Ding! Removing your gaze from your textbook, you pick up your phone and begin reading your text. Your mind is boggled, trying to decrypt the meanings that lie underneath the message. The string of emojis that follows the three-worded text certainly doesn’t help. Is she being sarcastic? Is she angry? Am I reading too much into this?
In the past, phones were simply used just as a mode of communication. Now, we can call, text, use the internet, pay our bills, play games, do homework, etc. Because our phones have so many functions, our messages may not be a priority, allowing us to put little thought into what we are saying.
Even receiving a reply to a simple “How are you?” can be hard to understand. If someone texts “Okay,” you don’t really know how genuine they are. If they reply: “Great,” you don’t know if they are being sarcastic or not. It’s almost as if messages get lost in translation – even though you’re speaking the same language!
Sometimes it can be difficult to understand the meanings behind text messages because, in the moment, you don’t really know what the person at the other end of the conversation is feeling or thinking. There is no facial expression, no body language, no tension to get a feel of the atmosphere of the conversation. The only way you can judge how the other is feeling is by looking at the screen with the message on it. Tchiki Davis, Ph.D., wrote in Psychology Today that text messages are inherently incomplete and lack contextual information. It’s up to the reader to decode the information.
Texting undermines people’s emotions because people dumb down their messages and add in emojis to do the job that words do: convey emotions. People don’t seem to put much effort into what they write to others. Because texting has become so commonly used and convenient, quick responses have become the norm. The use of emojis and acronyms have made this even easier. No more semicolons and closed parenthesis to show a “winking face.” People had to type a bunch of keys to get a simple “smiley face” in a text message, but now we have over 2,000 different emojis. Young adults also use various shorthands to text, such as “hbu?” to express “how about you?”
The use of emojis in text messages makes them less personalized. People put less thought into what they are texting because they seem to think that little images can replace words. For example, the word “ok” has been replaced by a “thumbs up” or a “smiley face.” In contrast, texting allows us to hide our emotions, which we can’t do when talking over the phone or in person. A change in tone can reveal a lot about how we’re feeling. We can stutter or hesitate when talking to others, but with texting we can’t. We can take all the time we need to reply and decide what we want to express to others. People are able to deceive others because they are hidden behind a screen, making it tougher for the receiver to understand the message they got.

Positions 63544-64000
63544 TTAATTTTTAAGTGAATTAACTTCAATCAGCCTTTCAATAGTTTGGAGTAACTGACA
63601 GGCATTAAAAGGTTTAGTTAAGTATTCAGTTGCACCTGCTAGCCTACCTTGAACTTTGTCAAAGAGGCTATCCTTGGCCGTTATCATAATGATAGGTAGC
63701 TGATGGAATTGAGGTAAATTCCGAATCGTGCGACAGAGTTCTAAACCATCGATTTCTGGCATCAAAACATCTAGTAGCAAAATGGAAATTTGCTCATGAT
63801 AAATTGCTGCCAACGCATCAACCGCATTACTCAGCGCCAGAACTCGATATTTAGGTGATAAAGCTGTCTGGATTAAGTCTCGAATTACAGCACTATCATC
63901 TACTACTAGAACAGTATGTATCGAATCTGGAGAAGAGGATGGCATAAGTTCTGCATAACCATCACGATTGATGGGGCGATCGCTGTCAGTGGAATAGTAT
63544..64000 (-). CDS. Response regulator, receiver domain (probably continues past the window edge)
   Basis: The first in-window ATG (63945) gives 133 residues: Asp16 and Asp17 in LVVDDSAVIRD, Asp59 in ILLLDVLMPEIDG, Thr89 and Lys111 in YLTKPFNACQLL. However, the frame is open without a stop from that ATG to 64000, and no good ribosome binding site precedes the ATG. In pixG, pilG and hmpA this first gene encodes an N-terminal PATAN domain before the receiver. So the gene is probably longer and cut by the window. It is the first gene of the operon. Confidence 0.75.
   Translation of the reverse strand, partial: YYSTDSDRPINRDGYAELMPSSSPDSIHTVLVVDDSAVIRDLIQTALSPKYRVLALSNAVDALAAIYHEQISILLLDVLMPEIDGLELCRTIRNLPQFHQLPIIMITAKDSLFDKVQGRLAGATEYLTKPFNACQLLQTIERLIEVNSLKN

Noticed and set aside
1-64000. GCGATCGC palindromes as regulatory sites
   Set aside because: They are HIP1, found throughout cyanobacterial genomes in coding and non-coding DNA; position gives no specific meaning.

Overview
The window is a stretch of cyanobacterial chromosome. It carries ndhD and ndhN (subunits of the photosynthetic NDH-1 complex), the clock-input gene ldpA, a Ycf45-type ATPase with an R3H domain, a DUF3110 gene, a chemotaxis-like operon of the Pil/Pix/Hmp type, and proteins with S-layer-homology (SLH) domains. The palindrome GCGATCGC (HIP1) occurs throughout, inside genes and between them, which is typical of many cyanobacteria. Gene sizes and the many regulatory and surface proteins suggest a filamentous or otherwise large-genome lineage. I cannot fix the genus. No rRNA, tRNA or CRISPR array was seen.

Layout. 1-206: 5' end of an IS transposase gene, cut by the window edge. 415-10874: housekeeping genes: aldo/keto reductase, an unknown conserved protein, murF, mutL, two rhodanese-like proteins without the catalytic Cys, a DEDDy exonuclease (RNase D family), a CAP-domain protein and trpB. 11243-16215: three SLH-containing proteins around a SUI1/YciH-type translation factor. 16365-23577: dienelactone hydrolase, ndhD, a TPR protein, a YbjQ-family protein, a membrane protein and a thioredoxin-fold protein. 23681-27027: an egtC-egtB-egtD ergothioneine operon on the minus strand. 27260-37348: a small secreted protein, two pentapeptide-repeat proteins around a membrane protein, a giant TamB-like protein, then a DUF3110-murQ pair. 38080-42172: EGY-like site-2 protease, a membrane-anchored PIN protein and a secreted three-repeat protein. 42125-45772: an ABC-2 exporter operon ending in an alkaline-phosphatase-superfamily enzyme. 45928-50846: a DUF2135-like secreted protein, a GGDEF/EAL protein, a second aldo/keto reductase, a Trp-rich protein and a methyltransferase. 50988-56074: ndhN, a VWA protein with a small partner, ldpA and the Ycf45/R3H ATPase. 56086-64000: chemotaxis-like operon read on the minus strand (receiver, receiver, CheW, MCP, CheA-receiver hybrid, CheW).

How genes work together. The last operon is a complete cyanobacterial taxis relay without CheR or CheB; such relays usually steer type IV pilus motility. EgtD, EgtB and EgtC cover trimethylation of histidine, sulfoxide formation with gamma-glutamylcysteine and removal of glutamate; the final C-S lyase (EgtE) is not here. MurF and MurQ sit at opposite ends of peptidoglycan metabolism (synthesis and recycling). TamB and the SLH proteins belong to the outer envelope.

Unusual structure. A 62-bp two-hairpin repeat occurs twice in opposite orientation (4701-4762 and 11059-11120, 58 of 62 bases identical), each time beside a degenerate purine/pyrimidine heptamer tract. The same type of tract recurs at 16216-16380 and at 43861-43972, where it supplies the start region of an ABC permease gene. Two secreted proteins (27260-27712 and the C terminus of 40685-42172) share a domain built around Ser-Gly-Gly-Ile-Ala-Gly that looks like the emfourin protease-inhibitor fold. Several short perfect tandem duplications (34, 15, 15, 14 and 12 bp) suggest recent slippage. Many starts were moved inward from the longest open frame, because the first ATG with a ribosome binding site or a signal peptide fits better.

Do we see more people chatting away with a phone pressed to their ear or more people tapping their phones at the speed of light? The latter seems to be more ubiquitous. Teens use texting as their first option and, sometimes, only mode of communication unless it’s urgent. According to Pew Research, cell phone owners ages 18 to 24 exchange an average of 109.5 messages on a normal day. Also, 55 percent of people who send or receive more than 51 texts per day report preferring them to phone calls. People seem to be having less and less conversations over the phone. Teens and young adults seem to think that phone calls are a last resort, making calls awkward and inconvenient because they require time and your undivided attention.
As a person who doesn’t use her phone much, I prefer phone calls. I remember calling one of my friends to help her with a homework assignment. She was so weirded out by the fact that I was calling instead of simply texting her because, “No one does that anymore!” I also call all my cousins and friends to give them personalized birthday messages. They find it special because I am the only one who doesn’t just send them a text message with a cake and balloon emoji.
This affects our society because we begin to care less about what our friends, family and acquaintances are feeling or thinking, making us more ignorant and closed off. In The Psychology of Cyberspace, John Suler wrote, “For some the lack of physical presence may reduce the sense of intimacy, trust, and commitment in the therapeutic relationship. Typed text may feel formal, distant, unemotional, lacking a supportive and empathic tone.” By putting less thought into our messages, we choose to be mediocre in the things we say. If you are talking to a person face to face, you will, most likely, be more attentive and aware of your responses than you are when you reply to a text message. We would all benefit from more face-to-face communication because we would have a better understanding of one another. By giving people our undivided attention, we show that we care about what they have to say and how they are saying it.